“I think the one thing that people could do at this moment in time to support a greater change, both in their communities and in the nation as a whole, is to just recognize other people.”
Our Tillman Scholar Voices blog and video series amplifies the work of Tillman Scholars who actively work toward equity and justice and showing us every day the importance of leading through action. This week we highlight Samuel Innocent and his work as an advocate connecting veterans with the resources needed to thrive as they transition out of active service.
Samuel Innocent is a 2013 Tillman Scholar, Brooklyn native and ardent champion for veterans’ services. He attended the City College of New York, where he received his degree in political science. In line with his passion for veteran advocacy, he eventually held a position as vice chairman of the New York City Veterans Advisory Board.
A former U.S. Army medic, Samuel’s transition out of service and back to his hometown of New York City highlighted the glaring challenges returning veterans face in gaining access to the services they needed the most. Yet these very challenges inspired him to become an advocate to bridge these gaps between veterans and the resources essential to their success.
Born and raised in Brooklyn, Samuel credits his service as what exposed him to a broader worldview, noting that it was the diverse experiences of his fellow soldiers that expanded his knowledge of life beyond Brooklyn.
“It exposed me to things that I would’ve never been exposed to,” he said. “I like to say it more or less gave me direction as far as what I’d be doing later on in life. Having met those people, having experienced those things alongside people who I considered to be good friends and colleagues. It changed how I view the world and burst the little New York City bubble.”
However, when Samuel returned home after service, he found himself falling into the cracks created by New York’s lack of available services for veterans. These experiences eventually set him on the path that would culminate in his advocacy of veterans’ services.
“My transition was what led me to advocacy work, seeing there was a gap in the need for veteran services and just more help in connecting veterans with services. It led to myself and a group of other people to advocate for the city to create an agency, one central place where veterans can go and get information and resources and help on all things veteran,” he said. “So now, if you’re a veteran transitioning to New York City, you just have to reach out to the Department of Veterans Services, and they will connect you to educational resources, mental health resources, employment resources.”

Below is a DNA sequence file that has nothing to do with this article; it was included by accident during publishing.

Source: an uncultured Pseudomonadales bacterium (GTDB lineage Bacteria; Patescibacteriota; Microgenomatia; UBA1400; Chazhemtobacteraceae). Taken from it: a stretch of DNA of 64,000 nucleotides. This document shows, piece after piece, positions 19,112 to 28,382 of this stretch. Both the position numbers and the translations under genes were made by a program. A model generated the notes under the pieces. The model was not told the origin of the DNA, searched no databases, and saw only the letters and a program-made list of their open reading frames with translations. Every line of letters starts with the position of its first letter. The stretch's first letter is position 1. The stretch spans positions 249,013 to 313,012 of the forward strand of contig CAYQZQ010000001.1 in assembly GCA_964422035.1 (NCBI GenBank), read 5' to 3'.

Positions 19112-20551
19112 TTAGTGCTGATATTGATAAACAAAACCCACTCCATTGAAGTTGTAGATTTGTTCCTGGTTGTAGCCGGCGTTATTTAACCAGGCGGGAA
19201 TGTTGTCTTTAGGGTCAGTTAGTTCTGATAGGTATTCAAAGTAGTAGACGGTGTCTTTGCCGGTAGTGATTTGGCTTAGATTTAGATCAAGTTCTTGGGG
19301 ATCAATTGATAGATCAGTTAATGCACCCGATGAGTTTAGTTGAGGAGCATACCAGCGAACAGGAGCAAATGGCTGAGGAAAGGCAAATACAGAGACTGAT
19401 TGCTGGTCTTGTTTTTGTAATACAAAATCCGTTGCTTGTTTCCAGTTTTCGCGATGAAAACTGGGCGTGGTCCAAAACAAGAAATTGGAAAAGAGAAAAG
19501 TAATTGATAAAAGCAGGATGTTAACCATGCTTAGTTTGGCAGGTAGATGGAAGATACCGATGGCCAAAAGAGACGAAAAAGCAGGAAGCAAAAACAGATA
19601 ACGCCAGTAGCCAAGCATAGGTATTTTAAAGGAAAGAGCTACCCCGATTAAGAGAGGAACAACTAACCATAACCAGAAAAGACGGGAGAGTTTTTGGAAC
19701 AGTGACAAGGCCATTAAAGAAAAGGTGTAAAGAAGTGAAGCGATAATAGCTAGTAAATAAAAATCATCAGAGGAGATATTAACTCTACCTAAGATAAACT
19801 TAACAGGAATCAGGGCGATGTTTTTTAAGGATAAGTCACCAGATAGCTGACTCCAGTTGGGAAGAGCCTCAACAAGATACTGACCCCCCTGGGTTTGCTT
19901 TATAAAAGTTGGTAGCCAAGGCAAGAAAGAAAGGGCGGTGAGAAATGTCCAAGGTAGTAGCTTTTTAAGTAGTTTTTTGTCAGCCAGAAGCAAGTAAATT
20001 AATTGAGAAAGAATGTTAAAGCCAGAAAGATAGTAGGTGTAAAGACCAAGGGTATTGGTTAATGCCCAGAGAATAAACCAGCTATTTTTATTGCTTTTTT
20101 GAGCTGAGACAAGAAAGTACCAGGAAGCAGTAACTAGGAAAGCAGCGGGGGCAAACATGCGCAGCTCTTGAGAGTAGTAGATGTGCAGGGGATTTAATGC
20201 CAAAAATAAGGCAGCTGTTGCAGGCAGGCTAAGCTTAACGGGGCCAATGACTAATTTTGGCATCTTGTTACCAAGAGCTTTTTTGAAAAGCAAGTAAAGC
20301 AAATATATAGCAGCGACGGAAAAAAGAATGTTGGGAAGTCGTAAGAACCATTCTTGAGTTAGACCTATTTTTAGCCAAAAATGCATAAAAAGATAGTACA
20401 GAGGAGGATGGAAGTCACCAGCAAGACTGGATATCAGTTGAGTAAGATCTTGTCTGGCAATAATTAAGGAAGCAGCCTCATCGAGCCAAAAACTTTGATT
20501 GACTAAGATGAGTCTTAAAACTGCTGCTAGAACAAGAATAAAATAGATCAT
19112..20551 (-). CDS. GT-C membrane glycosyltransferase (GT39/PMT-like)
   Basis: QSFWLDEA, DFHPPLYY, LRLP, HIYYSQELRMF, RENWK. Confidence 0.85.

Samuel’s veteran advocacy has taken on an employment-focused bent in recent years. He is committed to showing potential employers the many ways in which veterans can be beneficial to their environments.
“Being a former medic, fixing things was my calling. It’s where I felt most comfortable, and employment happened to be one of the larger barriers that I faced,” he said. “Employers tend to have a preconceived notion, of veterans in one particular way. Breaking down that barrier is what I do now, letting employers know that veterans range from administrative services to carpentry, to medics, to nuclear submarine technicians to power plant technicians to mechanics. It’s such a very large field of potential.”
In doing so, Samuel aims to correct the biases that employers may unconsciously hold towards veterans returning to the workforce while highlighting the enormous potential they bring to the table.
Samuel continues to be thankful for the introduction to a variety of backgrounds and people through his service. He carries an important lesson from those encounters that he hopes everyone can adopt as the nation strives towards change.
“The way to get through these difficult times is to think above and think outside of your box and your circle and what you’re used to and just be considerate of others,” he said. “By doing that, I think you’ll find yourself being of service and pushing through these times.”